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# Summary on estimation

Topic: Estimation

by Max, 2018 Cohort

Note: This entry was created in 2018, when the task was to “summarise a key reading”, and so may not represent a good example to model current primer entries on.

How many Piano Tuners are there in Chicago? How many gas stations are there in the United States? How many litres of alcohol are consumed in New Zealand each year?

Chances are, you dont know the answer to any of these questions. In fact, if you were to take a random guess in the space of 5 seconds I doubt you would come close at all.

This is where estimation comes in. The Oxford Dictionary defines it as a rough calculation of the value, number, quantity, or extent of something. But what distinguishes estimation from say, a random 5-second guess? Estimation, more specifically, is a calculated, educated guess using a process of logical reasoning. As the initial questions invoke, finding an accurate estimation is often a difficult and complex task.

The complexity of estimation stems from two main concepts:

- It is often difficult to make an accurate estimation in the presence of unknown variables.
- Estimation, unlike conventional guessing, is a process of logical reasoning. There are various methods and processes that can make us better estimators it can be a learnt science.

This primer will discuss one method of estimation, the power of 10 approach. I shall illustrate this method by answering the first question ‘How many gas stations are there in the US?

This method of estimation is a process by which you guess each of the related variables to the question. However, it does not require specific guesses, only guessing to the nearest power of 10.

Before we begin, a ‘power of 10’ refers to the nearest decimal a number falls.

For example, 10^2 = 100, 10^3 = 1000, etc.

Lets start with the first unknown variable what is the US population?

The powers of 10 we have to choose from are:

- 10^7 = 10 million
- 10^8 = 100 million
- 10^9 = 1 billion

Most of you know Australias population is around 20 million, so it is definitely above 10^7. Most people could safely guess the nearest figure to be 10^8.

Now, how many motor vehicles are there in the US?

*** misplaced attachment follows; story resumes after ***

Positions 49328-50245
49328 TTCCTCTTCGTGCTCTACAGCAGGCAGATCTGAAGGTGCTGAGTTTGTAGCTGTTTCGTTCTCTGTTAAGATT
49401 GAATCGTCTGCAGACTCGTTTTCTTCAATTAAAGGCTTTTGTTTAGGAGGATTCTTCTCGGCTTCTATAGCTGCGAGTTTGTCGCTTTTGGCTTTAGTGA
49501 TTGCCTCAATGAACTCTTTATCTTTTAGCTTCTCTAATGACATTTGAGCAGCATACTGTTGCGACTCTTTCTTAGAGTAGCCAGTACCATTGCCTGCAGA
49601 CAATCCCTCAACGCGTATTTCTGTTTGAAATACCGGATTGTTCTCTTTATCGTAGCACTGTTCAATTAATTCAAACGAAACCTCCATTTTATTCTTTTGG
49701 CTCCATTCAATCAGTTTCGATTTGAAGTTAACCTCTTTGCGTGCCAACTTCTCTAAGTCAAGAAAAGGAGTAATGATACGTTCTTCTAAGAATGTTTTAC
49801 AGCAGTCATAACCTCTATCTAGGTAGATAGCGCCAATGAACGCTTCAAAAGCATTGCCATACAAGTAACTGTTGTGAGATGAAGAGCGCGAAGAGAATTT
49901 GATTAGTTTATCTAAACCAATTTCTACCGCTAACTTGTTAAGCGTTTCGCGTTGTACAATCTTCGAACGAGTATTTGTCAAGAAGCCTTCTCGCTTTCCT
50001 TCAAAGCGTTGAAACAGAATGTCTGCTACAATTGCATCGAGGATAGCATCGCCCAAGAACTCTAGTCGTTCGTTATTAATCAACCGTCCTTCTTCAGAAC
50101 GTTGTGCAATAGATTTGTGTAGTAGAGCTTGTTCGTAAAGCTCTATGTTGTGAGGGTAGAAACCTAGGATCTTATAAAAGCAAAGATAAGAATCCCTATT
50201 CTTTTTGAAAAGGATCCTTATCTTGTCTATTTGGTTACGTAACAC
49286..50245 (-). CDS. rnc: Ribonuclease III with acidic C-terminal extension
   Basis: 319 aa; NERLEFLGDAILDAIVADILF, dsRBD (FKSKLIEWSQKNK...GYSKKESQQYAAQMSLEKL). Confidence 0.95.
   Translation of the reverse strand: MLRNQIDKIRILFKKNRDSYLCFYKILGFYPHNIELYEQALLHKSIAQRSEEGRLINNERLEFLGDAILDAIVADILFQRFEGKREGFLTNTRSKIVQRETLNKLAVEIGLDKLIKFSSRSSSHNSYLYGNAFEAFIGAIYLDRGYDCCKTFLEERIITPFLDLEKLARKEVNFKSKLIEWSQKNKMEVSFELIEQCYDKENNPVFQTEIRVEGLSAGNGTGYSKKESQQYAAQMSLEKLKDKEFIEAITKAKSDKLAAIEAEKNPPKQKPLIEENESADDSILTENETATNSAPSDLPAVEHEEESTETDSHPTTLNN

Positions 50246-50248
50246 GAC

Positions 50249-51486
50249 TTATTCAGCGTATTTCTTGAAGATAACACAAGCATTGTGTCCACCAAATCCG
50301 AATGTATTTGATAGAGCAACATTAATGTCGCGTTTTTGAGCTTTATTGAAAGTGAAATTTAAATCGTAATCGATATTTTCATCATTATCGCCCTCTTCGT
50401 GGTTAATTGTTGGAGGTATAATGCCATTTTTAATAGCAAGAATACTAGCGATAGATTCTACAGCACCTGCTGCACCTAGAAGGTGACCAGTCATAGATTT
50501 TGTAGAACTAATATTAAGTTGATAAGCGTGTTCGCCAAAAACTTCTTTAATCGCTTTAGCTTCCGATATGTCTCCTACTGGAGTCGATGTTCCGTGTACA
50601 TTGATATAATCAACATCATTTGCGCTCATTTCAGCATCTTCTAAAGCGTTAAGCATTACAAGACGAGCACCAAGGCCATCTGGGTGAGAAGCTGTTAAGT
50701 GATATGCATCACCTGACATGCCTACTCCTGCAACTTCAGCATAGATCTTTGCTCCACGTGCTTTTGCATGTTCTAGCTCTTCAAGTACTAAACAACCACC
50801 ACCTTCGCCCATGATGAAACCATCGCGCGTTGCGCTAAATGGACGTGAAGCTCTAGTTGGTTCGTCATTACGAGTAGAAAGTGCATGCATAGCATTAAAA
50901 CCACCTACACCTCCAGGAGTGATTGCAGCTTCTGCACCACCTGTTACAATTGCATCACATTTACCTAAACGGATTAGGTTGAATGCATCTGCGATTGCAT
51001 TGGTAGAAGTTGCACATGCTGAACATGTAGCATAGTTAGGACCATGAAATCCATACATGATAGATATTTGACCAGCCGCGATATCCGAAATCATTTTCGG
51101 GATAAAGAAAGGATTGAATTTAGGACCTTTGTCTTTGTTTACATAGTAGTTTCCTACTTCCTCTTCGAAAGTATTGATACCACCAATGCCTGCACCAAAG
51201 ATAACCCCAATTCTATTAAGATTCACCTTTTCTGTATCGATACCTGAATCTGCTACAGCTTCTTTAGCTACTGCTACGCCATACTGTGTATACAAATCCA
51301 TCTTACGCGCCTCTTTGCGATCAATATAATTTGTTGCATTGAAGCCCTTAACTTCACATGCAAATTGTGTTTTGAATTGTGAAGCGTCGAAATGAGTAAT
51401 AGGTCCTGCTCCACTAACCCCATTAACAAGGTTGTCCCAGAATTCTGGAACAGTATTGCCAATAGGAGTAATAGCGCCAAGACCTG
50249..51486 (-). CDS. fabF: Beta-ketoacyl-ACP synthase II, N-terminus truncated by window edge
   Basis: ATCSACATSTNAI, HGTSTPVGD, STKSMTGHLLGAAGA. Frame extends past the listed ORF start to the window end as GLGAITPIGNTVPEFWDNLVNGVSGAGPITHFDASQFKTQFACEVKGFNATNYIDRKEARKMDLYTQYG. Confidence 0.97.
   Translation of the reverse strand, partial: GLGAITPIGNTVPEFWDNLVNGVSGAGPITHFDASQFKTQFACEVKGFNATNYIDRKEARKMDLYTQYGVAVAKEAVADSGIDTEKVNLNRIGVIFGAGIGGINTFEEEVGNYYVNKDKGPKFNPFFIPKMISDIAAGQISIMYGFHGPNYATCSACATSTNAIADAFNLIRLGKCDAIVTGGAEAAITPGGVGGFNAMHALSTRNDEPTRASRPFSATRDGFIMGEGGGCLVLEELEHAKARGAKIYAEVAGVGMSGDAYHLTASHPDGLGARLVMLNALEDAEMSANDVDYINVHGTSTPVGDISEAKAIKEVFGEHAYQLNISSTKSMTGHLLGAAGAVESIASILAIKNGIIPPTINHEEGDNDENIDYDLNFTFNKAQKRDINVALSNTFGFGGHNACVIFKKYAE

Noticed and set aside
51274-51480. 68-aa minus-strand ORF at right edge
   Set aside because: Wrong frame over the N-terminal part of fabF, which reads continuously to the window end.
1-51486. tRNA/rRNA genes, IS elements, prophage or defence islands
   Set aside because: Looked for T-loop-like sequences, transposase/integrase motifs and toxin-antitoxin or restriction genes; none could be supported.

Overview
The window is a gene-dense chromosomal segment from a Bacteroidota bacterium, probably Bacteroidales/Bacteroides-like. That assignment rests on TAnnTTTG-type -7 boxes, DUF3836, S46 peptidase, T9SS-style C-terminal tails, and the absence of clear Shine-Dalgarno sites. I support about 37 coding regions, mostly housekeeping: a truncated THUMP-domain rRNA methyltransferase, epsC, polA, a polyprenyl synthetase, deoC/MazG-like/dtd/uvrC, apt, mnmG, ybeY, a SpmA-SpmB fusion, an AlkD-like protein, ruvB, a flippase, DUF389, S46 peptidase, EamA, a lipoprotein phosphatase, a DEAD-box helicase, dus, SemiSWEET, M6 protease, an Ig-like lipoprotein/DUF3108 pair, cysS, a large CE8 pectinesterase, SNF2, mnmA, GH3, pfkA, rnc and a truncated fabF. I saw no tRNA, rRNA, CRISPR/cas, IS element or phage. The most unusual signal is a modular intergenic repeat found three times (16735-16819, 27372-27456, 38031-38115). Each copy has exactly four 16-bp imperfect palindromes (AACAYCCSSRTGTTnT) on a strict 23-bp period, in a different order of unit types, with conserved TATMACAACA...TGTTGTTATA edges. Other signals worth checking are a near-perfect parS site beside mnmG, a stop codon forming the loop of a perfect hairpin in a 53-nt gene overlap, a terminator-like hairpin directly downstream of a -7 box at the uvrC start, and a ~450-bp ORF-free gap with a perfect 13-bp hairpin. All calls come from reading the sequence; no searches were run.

Our options are:

- 10^1 = (1 car for every 10 people)
- 10^0 = 1 (1 car per 1 person)

Given some people have more than one car, and some dont drive at all, we could take a guess that the closest power of 10 for the ratio of cars to humans is 10^0 (or 1:1).

How often does a typical car get refuelled per week?

- 10^-1 = 1/10 (once every 10 weeks)
- 10^0 = Once per week
- 10^1 = 10 times per week

Lets go with 10^0 = once per week.

Now, how many cars does a typical gas station refuel per week?

Our options:

- 10^2 = 100
- 10^3 = 1,000
- 10^4 = 10,000
- 10^3 (1,000 cars) seems the most accurate.

Thus, we have 10^8 cars in the US, each getting refuelled 10^0 times per week. Each gas station refuels around 10^3 cars per week. Thus, the number of gas stations in the US = 10^8/10^3 = 10^5 (100,000).

The correct number of gas stations is 114,000, so 100,00 is not a bad estimation!

But, are there any problems with this approach?

Yes. This method is fantastic if we can approximate our unknown variables to the nearest power of 10. However, if we miscalculate one of our variables then our final answer becomes much different. For example, if we estimated that instead of 1 car for every 1 US citizen we said 1 for every 10 was more accurate then our answer becomes 10,000 gas stations in the US which is quite far off the correct answer. Alternatively, if we assumed the US population was closer to 1 billion than 100 million then our answer becomes 1 million gas stations. For problem questions that have variables that do not clearly fall within a power of 10, this method is less accurate.

There is no single correct method of estimation to accurately solve every question of approximation, which is why estimation is a complex issue.

#### Disclaimer#

This content has been contributed by a student as part of a learning activity.

If there are inaccuracies, or opportunities for significant improvement on this topic, feedback is welcome on how to improve the resource.

You can improve articles on this topic as a student in "Unravelling Complexity", or by including the amendments in an email to: Chris.Browne@anu.edu.au